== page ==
Understanding pay data and how to use the change in pay indicator?
Through LMI for All you are able to access detailed pay data by SOC2010 4-digit occupational categories. Similar to other data in LMI for All, pay data are also available for a number of other dimensions: highest qualification held; industry; countries and English regions in the UK; gender; employment status; and age.
Information on weekly pay (average, median and decile) is taken from a combination of two sources: the Annual Survey of Hours and
Earnings (ASHE); and the Labour Force Survey (LFS) (both conducted by the Office for National Statistics (ONS)). ASHE is widely regarded as the most reliable source of information on Pay and Hours, however it does not include information on pay by qualification as well as some other characteristics (such as self-employment). This information is available in the LFS. The ASHE and LFS data are based on too small sample sizes to enable a comprehensive set of estimates of Pay to be extracted at the full SOC 4-digit level. The Warwick Institute for Employment Research at the University of Warwick has produced a full set of detailed estimates based on publicly available published ASHE and LFS data Warwick. These estimates are based on an econometric method (the well-established earning function), combining the data sets to produce a full set of detailed estimates, constrained to match publicly available headline data.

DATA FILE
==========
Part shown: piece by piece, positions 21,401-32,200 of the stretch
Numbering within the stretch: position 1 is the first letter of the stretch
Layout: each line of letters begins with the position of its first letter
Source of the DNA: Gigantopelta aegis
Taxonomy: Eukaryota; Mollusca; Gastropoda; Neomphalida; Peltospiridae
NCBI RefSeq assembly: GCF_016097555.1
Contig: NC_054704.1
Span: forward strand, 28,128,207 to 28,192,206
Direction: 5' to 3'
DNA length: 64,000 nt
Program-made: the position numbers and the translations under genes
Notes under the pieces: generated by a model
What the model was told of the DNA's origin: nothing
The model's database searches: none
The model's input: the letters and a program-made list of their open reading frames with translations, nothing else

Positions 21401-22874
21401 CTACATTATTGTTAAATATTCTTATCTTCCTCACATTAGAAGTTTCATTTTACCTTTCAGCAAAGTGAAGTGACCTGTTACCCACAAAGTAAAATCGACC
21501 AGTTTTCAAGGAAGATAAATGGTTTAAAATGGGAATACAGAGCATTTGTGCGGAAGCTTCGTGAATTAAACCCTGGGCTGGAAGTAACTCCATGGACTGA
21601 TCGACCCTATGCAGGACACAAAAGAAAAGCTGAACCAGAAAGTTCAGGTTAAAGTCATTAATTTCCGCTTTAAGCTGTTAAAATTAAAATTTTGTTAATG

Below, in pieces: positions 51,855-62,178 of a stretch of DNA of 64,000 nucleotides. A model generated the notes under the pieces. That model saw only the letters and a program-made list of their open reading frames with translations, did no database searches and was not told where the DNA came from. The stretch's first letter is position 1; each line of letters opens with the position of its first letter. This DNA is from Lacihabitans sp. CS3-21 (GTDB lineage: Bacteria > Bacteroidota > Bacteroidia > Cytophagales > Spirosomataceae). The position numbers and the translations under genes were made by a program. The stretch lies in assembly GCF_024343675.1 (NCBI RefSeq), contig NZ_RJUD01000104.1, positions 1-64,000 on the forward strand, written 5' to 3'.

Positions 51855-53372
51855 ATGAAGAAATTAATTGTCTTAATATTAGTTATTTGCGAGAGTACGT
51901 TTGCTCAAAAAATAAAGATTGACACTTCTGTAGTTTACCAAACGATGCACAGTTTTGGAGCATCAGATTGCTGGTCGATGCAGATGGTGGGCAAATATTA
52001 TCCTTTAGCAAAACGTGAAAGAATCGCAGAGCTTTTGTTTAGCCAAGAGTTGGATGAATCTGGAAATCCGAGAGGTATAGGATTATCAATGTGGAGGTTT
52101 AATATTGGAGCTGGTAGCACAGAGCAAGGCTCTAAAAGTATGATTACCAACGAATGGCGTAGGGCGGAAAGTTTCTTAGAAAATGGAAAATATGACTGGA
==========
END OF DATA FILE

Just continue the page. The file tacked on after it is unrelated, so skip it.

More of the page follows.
Although we provide estimates of pay for a number of years, detailed comparisons between years will not produce statistically robust results at the SOC 4-digit level. We, therefore, provide a separate ‘change in pay’ indicator for those interested in how pay by occupation is changing over time. Currently, this focuses on the period from 2014-2015 and provides detailed information on changes by 4-digit occupation by country and English region for spatial variations. Please note that there is no cross classification for the ‘change in pay’ indicator by any other dimension (e.g: industry, age, gender, employment status or level of qualification held). For example, it is not possible to look at the change in pay by occupation and gender, as data would not be statistically robust.
Developers interested in changes in pay cross classified by these other dimensions are advised to use the aggregate ‘change in pay’ indicator rather than attempt to develop more detailed measures of change by comparing detailed pay estimates for two years.
For more information on this dataset and others available through the LMI for All API, see the LMI for All data documentation.
If you have any queries, please drop us an email at LMIforAll.email@example.com.